Getting Older and Going Stronger

One of the hardest things to deal with as an athlete, whether professional or amateur, is the inevitable fact of life that is getting older. It happens to all of us each day. This fact hits athletes more than others for several reasons, I believe. I won’t get into all of them but one big reason is that the body ages faster than the mind.

How do I know this? Because mentally I feel like I’m 25 but my body tells me a different story. When you feel 25 you believe your 40-year-old-plus body can handle the workload of someone that age. But it turns out that’s not true. Wear-and-tear is real. The body can only handle so much workload before muscles break down and need a longer time to repair. Also, the body slowly loses muscle mass as we age. If we believe we’re forever 25 and train like it, we’ll find ourselves with constant injuries.

So this information likely isn’t new to you and it’s not new to me. There’s a reason why you don’t see 50-year-old professional athletes in track and field or other high-intensity sports competing at the highest levels.

So this raises two questions. First, if this is the case, then why bother competing at all once you hit a certain age? Second, if you know your body can’t handle the same training load as when you were younger then why not accept it and adjust?

Me at age 40 finishing the Tokyo Marathon in under three hours. (2:56:39)

Just because you age doesn’t mean you can’t achieve your goals or even improve. You can and people do. But you’ll have to adjust. If you consider yourself a competitive amateur runner, you’ll have to give your body more time to recover one you begin your more intense training cycles. 2014 Boston Marathon champ Meb Keflezighi won the race at age 38. He realized his body couldn’t handle the traditional 7-day training cycle. He needed a couple more recovery days so he switched to a 9-day cycle. You can read about it here. Did it work? Well, he ran in the 2016 Olympics at age 40.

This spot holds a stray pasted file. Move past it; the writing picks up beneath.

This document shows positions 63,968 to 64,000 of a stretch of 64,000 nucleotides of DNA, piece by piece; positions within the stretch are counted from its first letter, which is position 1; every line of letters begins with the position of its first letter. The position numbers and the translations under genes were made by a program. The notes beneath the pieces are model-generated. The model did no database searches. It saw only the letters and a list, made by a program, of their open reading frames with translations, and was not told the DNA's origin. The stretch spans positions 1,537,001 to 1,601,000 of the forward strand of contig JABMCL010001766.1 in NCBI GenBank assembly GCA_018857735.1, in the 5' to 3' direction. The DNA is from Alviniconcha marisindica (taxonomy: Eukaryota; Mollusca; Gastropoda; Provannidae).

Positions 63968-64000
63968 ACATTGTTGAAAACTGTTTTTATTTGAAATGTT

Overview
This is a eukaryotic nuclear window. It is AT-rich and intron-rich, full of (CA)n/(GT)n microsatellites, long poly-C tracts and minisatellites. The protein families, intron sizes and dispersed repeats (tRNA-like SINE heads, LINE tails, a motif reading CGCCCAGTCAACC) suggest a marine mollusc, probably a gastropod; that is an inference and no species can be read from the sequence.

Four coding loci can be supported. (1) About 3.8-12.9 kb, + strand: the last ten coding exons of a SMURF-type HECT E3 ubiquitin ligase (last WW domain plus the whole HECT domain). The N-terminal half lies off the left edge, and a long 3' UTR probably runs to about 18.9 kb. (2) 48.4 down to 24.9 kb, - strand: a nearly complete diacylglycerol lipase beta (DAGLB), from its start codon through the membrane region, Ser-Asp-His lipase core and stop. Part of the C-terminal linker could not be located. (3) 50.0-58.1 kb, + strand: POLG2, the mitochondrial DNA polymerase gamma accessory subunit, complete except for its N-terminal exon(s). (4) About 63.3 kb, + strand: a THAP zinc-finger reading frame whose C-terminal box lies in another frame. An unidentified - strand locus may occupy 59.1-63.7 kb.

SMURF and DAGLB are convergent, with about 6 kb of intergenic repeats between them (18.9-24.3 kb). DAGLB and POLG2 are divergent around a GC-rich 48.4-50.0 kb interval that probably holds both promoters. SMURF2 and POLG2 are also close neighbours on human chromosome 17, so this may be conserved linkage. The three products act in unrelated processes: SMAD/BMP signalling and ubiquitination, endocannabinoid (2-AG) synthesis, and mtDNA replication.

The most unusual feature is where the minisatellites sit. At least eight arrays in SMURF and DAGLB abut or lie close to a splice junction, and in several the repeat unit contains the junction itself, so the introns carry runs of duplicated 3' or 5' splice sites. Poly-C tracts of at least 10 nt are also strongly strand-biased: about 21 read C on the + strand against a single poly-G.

Let’s try to answer the second question. For me, it’s just stubbornness. It’s taken a couple years and several injuries to realize adjustment is necessary if I want to meet my goals. I’ve learned a quick buildup in mileage won’t work anymore. I need to gradually build up and that’s what I’m doing now. Second, I’m doing more strength training exercises than before. It’s not much. Squats and calf raises three times a week as well as push-ups. But these exercises should strengthen my muscles enough to withstand the upcoming increase in mileage. I’m learning that there are many different training methods out there that can lead you to where you want to go. It’s ok to change things up.

It’s important to know you can still achieve great thing running as you age. It’s ok if you can’t run a mile as fast as when you were 18. It’s ok if your best marathon is behind you. Set new goals and try to reach them. I realize I’m starting over in a sense and it’s given me excitement to see how much I can improve from where I’m at now, even if I never reach the level I was at just a few years ago. If this helps, keep in mind that almost everyone your age can’t or won’t do what you’re doing. Take comfort that you really are among an elite group of people who compete and run. The older you are doing it, the more in awe people are of you. That’s always a nice ego boost!

Let me know what you’ve learned about getting older and running.

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